“It’s 1977, the (red) sky has finally fallen to earth. (A) To blow on the flames - through the discord, the (armed) joy, (class) revolt and conspiracy, giving no quarter - is a strange movement of strange students, a conspiracy of madmen without family, without prisons. The prairie is in flames, the revolution is over we won.” Luis Fulvio
Shot in 16mm and Super8, Al di là dell’uno is a poetic essay about love, in constant motion. The succession of fragments of encounters and interviews which the director filmed in France, India, Italy, Germany and Belgium create a broad map of relations and the various attempts at and ways of loving. “Because each person has a form of love,” as Sumathy, one of the protagonists, says.
A film diary which begins with the slow reconstruction of L’Aquila, the director’s hometown, and continues with the earthquake in Amatrice and Arquata del Tronto, and life in a hotel after the earthquakes in Norcia and Montereale-Campotosto. An intimate and ironical story, in which the topic of living in a seismic area becomes an instrument for reflecting on the very meaning of making films.
In the south of Iran, people and spirits have been cohabiting for centuries on a group of islands in the Persian Gulf. The culture and traditions of these places were created by the confluence of Africa, Arab countries, and Iran. Spirits called “Bad,” which means “wind” in Persian, move through the air and take over the bodies of the islands’ inhabitants. The musical rite of the Zar is needed to appease them.
The toad, the stork and the swallow. Like a fresco, Diorama recounts the encounter between humans and wild animals in the city. The people’s voices become those of the animals and the animals’ bodies become those of the humans. There is neither metamorphosis nor transformation. They are superimpositions, ghosts, a utopian attempt to delineate one single mind as the matrix of the living.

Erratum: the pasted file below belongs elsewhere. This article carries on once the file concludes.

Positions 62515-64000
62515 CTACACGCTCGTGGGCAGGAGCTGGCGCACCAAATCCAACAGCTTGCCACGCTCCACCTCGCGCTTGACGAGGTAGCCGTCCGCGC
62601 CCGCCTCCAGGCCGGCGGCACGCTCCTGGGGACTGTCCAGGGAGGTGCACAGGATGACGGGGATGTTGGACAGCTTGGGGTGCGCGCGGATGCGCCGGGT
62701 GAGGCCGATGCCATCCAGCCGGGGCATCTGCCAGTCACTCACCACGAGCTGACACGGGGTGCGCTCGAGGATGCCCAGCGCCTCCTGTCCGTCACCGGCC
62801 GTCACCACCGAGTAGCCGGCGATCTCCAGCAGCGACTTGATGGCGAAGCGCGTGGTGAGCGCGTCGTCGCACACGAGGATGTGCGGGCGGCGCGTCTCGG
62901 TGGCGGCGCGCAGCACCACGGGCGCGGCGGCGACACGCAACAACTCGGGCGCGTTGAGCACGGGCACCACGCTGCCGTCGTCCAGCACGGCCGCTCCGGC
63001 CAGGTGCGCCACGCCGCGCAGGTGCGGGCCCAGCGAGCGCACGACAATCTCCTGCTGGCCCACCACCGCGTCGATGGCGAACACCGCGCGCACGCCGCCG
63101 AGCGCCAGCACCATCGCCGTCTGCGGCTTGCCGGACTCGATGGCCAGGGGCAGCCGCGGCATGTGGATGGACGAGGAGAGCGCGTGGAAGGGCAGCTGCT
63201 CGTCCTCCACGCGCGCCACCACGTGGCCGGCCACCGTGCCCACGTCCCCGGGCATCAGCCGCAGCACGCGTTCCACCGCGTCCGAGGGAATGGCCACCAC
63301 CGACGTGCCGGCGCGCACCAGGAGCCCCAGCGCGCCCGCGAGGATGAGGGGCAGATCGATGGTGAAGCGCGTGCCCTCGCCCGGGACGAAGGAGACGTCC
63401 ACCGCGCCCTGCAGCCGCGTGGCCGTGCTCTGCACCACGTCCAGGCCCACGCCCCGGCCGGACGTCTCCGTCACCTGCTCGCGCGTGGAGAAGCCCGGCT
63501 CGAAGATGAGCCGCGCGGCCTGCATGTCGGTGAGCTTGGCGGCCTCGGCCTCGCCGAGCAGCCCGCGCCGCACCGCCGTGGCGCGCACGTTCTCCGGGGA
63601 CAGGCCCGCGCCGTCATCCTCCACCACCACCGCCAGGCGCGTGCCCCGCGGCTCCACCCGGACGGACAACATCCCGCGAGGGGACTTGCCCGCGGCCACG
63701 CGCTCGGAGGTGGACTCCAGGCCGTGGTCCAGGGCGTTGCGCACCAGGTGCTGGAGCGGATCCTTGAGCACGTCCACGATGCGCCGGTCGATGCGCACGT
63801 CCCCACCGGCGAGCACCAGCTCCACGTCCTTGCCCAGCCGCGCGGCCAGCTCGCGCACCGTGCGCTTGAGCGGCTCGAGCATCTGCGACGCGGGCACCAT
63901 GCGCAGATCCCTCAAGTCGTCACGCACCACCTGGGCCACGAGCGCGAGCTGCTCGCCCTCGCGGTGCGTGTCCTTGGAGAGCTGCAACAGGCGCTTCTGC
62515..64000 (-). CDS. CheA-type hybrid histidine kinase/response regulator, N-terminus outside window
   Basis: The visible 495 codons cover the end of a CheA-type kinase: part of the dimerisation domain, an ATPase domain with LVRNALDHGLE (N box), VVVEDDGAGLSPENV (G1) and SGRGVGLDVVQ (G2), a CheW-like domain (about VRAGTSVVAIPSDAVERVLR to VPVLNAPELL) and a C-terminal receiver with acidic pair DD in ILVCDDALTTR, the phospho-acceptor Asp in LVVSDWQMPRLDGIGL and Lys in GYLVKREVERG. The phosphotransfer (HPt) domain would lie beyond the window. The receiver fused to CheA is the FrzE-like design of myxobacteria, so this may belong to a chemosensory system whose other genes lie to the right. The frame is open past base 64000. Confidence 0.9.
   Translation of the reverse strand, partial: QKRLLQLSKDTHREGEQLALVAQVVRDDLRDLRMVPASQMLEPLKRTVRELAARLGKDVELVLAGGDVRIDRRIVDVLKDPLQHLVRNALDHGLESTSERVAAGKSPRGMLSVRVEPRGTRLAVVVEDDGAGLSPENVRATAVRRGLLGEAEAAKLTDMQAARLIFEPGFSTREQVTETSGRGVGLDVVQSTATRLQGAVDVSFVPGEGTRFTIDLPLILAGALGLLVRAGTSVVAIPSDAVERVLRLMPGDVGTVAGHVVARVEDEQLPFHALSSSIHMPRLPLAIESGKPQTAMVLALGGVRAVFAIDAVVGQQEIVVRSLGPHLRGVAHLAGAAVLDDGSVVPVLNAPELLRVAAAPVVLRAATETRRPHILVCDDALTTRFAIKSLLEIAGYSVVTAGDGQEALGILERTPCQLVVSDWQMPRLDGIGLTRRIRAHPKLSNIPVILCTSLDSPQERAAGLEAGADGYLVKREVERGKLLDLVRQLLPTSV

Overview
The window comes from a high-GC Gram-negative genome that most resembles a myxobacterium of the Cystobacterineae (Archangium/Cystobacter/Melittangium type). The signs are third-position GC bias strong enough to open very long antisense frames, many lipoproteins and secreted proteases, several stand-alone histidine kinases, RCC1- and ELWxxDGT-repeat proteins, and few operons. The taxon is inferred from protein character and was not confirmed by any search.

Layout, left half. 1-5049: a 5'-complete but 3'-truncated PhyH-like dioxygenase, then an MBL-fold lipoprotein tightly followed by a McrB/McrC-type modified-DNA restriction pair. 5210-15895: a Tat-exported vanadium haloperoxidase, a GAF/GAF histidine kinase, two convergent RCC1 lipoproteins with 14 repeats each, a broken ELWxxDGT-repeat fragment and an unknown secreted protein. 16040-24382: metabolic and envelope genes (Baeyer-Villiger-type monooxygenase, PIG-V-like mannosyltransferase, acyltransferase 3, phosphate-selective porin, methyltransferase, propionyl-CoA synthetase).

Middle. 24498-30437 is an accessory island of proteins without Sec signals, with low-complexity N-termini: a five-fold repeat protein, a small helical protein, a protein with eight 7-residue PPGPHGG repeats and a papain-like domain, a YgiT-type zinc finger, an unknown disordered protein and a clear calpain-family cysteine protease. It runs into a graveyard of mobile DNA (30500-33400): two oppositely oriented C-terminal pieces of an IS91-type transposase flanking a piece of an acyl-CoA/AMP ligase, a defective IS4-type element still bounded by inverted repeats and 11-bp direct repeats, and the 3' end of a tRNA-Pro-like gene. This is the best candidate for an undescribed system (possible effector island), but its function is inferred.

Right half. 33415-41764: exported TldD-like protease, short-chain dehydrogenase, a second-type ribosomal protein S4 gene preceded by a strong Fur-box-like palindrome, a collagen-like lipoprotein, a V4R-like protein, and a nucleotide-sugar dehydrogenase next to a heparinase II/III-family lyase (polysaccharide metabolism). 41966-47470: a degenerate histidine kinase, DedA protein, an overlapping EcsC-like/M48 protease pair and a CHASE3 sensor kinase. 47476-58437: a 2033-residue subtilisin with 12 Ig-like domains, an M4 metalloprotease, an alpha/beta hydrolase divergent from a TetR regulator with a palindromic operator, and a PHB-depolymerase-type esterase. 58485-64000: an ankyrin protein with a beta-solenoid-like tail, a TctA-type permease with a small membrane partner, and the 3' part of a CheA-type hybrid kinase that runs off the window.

Among the ravines and flood plains of the Senio river, in the lower province of Romagna, the small town of Cotignola prepares to construct a large arena made out of bales of hay; it will host readings, performances and concerts. But two trivial accidents cause the death of two of the organizers. The victims encounter each other in a parallel dimension, where the boundary with the real world becomes increasingly insubstantial.
Stories which don’t recount Naples but the theatre which the city produces in a natural way, taking inspiration from the fairytales of Pentamerone by G.B. Basile, in which sublime language and vulgar jokes meet and nourish each other.
Abdelouahab, Aldo, decides to return home after spending almost forty years in Italy. He is accompanied by Ilyass, Elia, his thirty-four-year-old son who grew up in Lombardy. It is a chance for the father and son to get to know one another, explain themselves and understand each other. Immigration is the backdrop to the stories and memories of the two men during a journey which will take them to their destination, passing by way of France and Spain.
How do people live in a city in Southern Italy, a few meters from a coal-burning power plant and from one of Europe’s largest petrochemical factories? What remains of the initial promises of progress? Two farmers who live downwind from the plants and an environmentalist scuba diver try to show the damage the industries have caused to the economy and to public health. And yet the press agent at the power plant tells a diametrically different story.